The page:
Time is of no account on the Zuider Zee; nobody ever thinks of worrying about anything, therefore, I got out of the quivering sunlight and into the boat and sat smoking in the green gloom for half an hour until a fat youth encased in balloon-like trousers drifted slowly on board. He wore a rapt and ecstatic smile which widened alarmingly when I offered him a cigar. After lighting his smoke from mine he displayed a little energy and hoisted a sail. Then began the last stage of the journey and in more time than it would take to walk we drew quietly into Volendam, the region of strange odours.

Volendam dates back to the fourteenth century. It is underneath the level of the sea and nestles close by the protecting dyke, the top of which is used as the main street. Asyou step on to it you annihilate time, as it were, and spring back a few hundred years. In one stride you are back in the past. A first impression has a dreamlike quality. The narrow streets with their rows of tiny wooden huts with pointed gables suggest a colony of dolls houses. The fishermen, giant-like, bronzed and imperturbable, are clad in fur hats, magenta jackets and the baggiest of baggy breeches made from a material closely resembling in appearance and texture the felting used for the roofing of hen-coops. The apparent unreality of things is enhanced by their behaviour. Here there is no "'eaving of 'arf bricks" at the stranger. Instead, the traveller finds himself taken for granted. Without even a glance of curiosity he is accepted as part of the cosmos. As I saw these big fellows kick off their wooden klompen outside their doors and stoop to get inside their houses, it suggested to my fancy the men of Brobdingnag attempting to live in Lilliput.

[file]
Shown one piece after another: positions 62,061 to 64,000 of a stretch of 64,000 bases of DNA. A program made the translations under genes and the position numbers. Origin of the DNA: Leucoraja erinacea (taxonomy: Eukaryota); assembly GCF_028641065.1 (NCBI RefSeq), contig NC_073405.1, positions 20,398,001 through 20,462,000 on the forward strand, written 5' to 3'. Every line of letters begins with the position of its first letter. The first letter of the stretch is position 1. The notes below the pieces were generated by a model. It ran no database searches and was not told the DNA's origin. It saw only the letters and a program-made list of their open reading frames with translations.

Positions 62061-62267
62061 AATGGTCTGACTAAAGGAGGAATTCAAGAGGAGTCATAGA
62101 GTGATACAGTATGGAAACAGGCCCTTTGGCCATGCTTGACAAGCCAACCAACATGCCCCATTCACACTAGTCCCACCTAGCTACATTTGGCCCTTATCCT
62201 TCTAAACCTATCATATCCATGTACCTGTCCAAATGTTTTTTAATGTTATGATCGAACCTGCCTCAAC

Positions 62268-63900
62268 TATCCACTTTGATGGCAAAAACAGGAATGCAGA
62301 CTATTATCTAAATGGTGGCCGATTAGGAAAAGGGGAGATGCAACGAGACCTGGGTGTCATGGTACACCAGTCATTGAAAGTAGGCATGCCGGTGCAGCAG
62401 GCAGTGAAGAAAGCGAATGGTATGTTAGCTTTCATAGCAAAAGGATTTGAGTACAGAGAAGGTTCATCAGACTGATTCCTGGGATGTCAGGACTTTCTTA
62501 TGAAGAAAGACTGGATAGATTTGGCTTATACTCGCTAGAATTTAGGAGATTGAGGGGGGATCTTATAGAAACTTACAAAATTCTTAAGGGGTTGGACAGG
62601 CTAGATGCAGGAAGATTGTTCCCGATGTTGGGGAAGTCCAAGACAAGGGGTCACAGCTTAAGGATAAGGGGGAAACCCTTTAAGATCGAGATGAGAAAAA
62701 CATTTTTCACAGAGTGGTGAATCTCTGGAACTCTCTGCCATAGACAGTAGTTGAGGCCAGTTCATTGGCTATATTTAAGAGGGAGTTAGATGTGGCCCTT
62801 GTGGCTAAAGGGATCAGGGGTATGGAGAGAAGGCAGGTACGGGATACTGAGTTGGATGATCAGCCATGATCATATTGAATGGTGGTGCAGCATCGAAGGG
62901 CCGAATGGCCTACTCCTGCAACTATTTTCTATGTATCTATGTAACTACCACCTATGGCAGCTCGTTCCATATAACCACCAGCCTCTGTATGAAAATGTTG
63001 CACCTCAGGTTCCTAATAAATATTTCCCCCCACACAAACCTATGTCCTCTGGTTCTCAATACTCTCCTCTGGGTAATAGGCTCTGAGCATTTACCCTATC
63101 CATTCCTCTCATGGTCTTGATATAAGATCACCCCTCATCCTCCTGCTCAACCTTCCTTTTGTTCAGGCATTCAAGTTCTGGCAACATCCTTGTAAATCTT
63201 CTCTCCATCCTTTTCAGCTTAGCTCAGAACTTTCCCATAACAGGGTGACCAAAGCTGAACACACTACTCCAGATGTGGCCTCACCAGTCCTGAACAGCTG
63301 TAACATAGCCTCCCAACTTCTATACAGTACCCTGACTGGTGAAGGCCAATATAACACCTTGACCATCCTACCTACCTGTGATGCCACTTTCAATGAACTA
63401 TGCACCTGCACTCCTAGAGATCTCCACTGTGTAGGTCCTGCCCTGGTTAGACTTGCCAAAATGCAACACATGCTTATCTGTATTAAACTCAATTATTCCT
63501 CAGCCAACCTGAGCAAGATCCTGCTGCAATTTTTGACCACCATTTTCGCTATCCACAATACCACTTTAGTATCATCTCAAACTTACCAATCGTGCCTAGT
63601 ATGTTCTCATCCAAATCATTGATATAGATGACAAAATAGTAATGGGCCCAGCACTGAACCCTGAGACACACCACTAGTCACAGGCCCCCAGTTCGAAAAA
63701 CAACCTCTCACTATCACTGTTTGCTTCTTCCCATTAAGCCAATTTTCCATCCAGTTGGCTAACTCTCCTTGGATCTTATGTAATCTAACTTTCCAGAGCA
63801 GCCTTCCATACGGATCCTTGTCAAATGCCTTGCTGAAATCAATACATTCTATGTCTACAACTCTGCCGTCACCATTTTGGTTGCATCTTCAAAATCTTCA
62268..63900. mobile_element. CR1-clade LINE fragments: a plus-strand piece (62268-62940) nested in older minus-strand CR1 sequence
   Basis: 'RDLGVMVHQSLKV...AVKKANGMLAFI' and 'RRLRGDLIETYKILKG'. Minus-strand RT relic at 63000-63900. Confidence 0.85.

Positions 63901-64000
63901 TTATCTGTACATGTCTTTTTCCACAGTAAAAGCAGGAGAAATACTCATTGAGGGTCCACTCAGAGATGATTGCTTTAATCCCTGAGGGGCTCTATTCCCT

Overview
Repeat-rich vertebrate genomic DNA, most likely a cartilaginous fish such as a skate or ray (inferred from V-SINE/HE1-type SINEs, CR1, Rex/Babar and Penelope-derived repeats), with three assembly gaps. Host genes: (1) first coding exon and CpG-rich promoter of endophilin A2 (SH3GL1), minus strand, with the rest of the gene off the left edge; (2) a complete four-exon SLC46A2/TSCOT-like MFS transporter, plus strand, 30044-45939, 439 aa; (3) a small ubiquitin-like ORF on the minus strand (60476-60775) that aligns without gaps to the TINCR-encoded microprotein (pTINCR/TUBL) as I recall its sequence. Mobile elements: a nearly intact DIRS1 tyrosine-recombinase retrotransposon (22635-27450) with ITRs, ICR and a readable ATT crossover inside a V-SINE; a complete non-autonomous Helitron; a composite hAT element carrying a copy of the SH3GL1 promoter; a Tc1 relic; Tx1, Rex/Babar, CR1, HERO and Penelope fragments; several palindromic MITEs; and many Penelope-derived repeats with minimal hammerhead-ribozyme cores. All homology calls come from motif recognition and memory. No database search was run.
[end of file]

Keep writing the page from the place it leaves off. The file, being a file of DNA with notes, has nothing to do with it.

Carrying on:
I was to stay at the Cafe Spaander which is the only hotel in the village. It is a delightful little inn built mostly of wood and resting on piles at the edge of the dyke. The charm of the place is incommunicable by mere words. On the threshold the expected visitor receives a welcome so hearty that he is almost bewildered and wonders whether he has been mistaken for a long lost relative. And the warmth of the greeting is only equalled by the sorrow at his departure. Moreover he will realise before a week is out that this friendliness is sincere and genuine. The cafe is and might well be famous. There were about twenty-five visitors of various nationalities staying there when I visited it. Most of them were strangers to each other, but we all became united in the brotherhood of Art. Volendam happily has no attraction for the ordinary sight-seer as the only accommodation is at the Cafe Spaander where, a visitor who betrayed no inclination to paint or sketch would feel himself to be a sort of pariah and would be regarded with grave suspicion.

"Of course you have come to paint, Mr. So and So? " No? Then you draw with the pen or pencil ? No ? Ah ! Then you must have come with a camera to take photographs ? NO ?" Blank astonishment and confusion ensues. Outraged artists attack in a body and stab the intruder to death with palette knives and portcrayons.

It is a fact that a few years ago a famous painter was actually refused lodging there until he produced his sketch book. Many well-known artists have stayed at the cafe and most of them have presented a painting or drawing to the proprietor. The wooden walls of the long low rooms are covered with them. There are paintings by Stanhope Forbes, Moffat Lindner, Cassiers, Josef Israels, and many others. The lighter side is represented by Phil May, Tom Browne, and Will Owen, who have contributed many amusing sketches. Thecollection has now attained some importance and must be worth a considerable sum.